- Richard L. Abel, Law’s Wars: The Fate of the Rule of Law in the US “War on Terror” (2018).
- Richard L. Abel, Law’s Trials: The Performance of Legal Institutions in the US “War on Terror” (2018).
Richard Abel is the most prolific, as well as the most eminent, scholar of legal professions. Among many other books, he has written a detailed and moving study of the handful of courageous South African lawyers who challenged the apartheid regime. He has unearthed documents from lawyer disciplinary proceedings to uncover new lessons about lawyer deviance. And he has now completed two massive volumes on the Bush and Obama Administration’s anti-terrorism policies in the wake of the 9/11 attacks, the legal means employed to carry them out, and the legal responses to them. Law’s Wars deals with detention of suspected terrorists at the Iraqi prison of Abu Ghraib and at Guantanamo Bay, interrogation, electronic surveillance, and law of war on the battlefields of Iraq and Afghanistan. Law’s Trials covers many of the legal proceedings resulting from counter-terrorist measures: criminal prosecutions in ordinary courts, military commissions, and courts-martial (of U.S. personnel), and the various legal challenges to all of the above, such as habeas corpus petitions, civil damages actions, and civil liberties complaints.
The books are intended to be comprehensive, and they are. The genre that they most resemble is that of reports of Truth Commissions established after mass atrocities to give a meticulous account of events, perpetrators, and victims, to ensure that a record is made and that collective memory of events is preserved as an instruction and warning to later generations. See, e.g., Report of the Chilean National Commission on Truth and Reconciliation. Those reports, however, are typically the product of multi-member bodies employing large research staffs. Rick Abel is just one tireless, persistent Recording Angel. His chapters relate every relevant incident—in every relevant detail—of the events he covers, including not only records of proceedings and official reports, but contemporary comments by administration officials, politicians, leading newspapers, academics, and NGOs. His prose is undramatic yet sharp and crisp; the sentences as lucid as pebbles dropped into a clear mountain stream. For the most part, he adopts the role of objective reporter, but in concluding sections to every chapter, he discloses his own analysis and his own judgments.
Those judgments are, mostly, severely critical of the conduct of the “War on Terror,” especially of the Bush Administration’s policies and legal arguments, but to some extent, of the Obama Administration’s as well. Abel divides officials and judges into two camps. One is the camp of the “executive-minded.” These are the authoritarians inclined to promote or defer to assertions, however improbable, that suspected terrorists might be dangerous; to license coercive interrogation, intrusive surveillance, and “kinetic” military action; and to emphasize the risks of requiring proof before action. The other camp is of “liberal legalists,” concerned with due process, fair and humane treatment of suspected terrorists, dangerous blowback from injury to foreign civilians, and perceptions of world opinion.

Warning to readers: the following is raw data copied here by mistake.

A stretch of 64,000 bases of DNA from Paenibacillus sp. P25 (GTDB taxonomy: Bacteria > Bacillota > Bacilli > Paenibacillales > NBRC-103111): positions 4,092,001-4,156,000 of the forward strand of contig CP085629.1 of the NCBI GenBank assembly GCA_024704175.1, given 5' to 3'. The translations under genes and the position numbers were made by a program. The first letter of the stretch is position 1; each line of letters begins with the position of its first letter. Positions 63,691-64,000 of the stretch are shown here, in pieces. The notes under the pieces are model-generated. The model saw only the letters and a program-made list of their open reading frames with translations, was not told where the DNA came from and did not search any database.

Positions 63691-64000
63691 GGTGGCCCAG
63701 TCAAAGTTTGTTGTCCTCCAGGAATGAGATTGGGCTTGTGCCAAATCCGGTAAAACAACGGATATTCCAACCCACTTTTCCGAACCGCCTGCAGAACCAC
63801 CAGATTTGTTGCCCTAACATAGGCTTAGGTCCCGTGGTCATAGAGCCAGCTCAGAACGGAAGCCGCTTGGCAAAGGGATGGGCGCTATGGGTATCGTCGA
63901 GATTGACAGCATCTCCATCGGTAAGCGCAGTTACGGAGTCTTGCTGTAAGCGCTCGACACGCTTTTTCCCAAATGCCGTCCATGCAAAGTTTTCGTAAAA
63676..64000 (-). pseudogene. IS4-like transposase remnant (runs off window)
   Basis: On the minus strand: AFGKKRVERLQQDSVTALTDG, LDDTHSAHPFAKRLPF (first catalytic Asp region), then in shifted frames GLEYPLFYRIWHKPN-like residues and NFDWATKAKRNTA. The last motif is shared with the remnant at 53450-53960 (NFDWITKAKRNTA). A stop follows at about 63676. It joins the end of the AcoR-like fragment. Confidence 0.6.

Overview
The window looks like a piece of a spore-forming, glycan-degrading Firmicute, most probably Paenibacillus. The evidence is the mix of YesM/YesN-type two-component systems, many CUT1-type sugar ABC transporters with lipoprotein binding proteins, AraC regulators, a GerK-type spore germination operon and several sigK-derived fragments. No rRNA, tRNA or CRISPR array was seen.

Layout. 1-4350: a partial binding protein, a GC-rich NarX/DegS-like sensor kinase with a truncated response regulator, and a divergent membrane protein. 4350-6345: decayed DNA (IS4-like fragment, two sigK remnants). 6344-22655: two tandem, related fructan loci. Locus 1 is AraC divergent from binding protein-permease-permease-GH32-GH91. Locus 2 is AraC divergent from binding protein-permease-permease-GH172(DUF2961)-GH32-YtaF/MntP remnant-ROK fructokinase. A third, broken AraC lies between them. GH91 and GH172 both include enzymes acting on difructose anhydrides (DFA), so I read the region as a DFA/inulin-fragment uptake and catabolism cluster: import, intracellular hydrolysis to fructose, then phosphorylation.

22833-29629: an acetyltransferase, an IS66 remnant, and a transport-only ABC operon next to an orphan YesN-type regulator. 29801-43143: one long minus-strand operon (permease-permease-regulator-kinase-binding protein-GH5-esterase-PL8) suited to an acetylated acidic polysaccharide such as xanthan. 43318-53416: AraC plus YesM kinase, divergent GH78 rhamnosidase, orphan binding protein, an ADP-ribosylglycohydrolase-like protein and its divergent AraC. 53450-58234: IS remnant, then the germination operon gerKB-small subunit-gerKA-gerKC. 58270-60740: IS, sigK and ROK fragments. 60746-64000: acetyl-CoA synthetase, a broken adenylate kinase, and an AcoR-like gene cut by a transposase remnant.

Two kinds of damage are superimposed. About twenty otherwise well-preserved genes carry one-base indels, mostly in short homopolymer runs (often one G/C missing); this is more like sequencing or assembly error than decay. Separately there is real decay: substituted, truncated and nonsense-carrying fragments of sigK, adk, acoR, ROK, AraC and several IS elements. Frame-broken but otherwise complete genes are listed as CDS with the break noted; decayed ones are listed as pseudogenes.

Abel presents both sets of views fairly but leaves no doubt that he sides with the liberal “rule of law” parties. The authoritarian tough guys, over and over, damaged America’s reputation without gaining much in the way of results. After the 9/11 attacks, the U.S. government rounded up thousands of innocent Muslims, jailed them for months, mistreated them, and then released them. Military operations in Iraq and Afghanistan killed thousands and exiled millions, while creating new terrorist enemies such as ISIS. The Senate Select Committee on Intelligence, after a mammoth multi-year investigation, concluded that “enhanced interrogation techniques” (torture) used on prisoners yielded little information of value. The military prisons at Abu Ghraib and Guantanamo Bay incited the condemnation of the world for little positive gain: nearly all the prisoners at Guantanamo, said to be the “worst of the worst,” too dangerous to hold even in supermax prisons on the mainland U.S., were eventually released, while congressional Republicans still refuse to close the facility holding the few who remain. The tough guys insisted that suspected terrorists be tried by military commissions, fearing that civilian courts with their due process protections would acquit them. In fact, regular courts efficiently convicted over 660 defendants for terrorism-related offenses, while military commissions have, since their inception, been a complete shamble of carelessly improvised procedures and have achieved only eight convictions, all but one of which was reversed. Rendition of suspects, some demonstrably innocent, to CIA “black sites” or foreign torture chambers has repeatedly embarrassed allied and other governments who cooperated with the United States.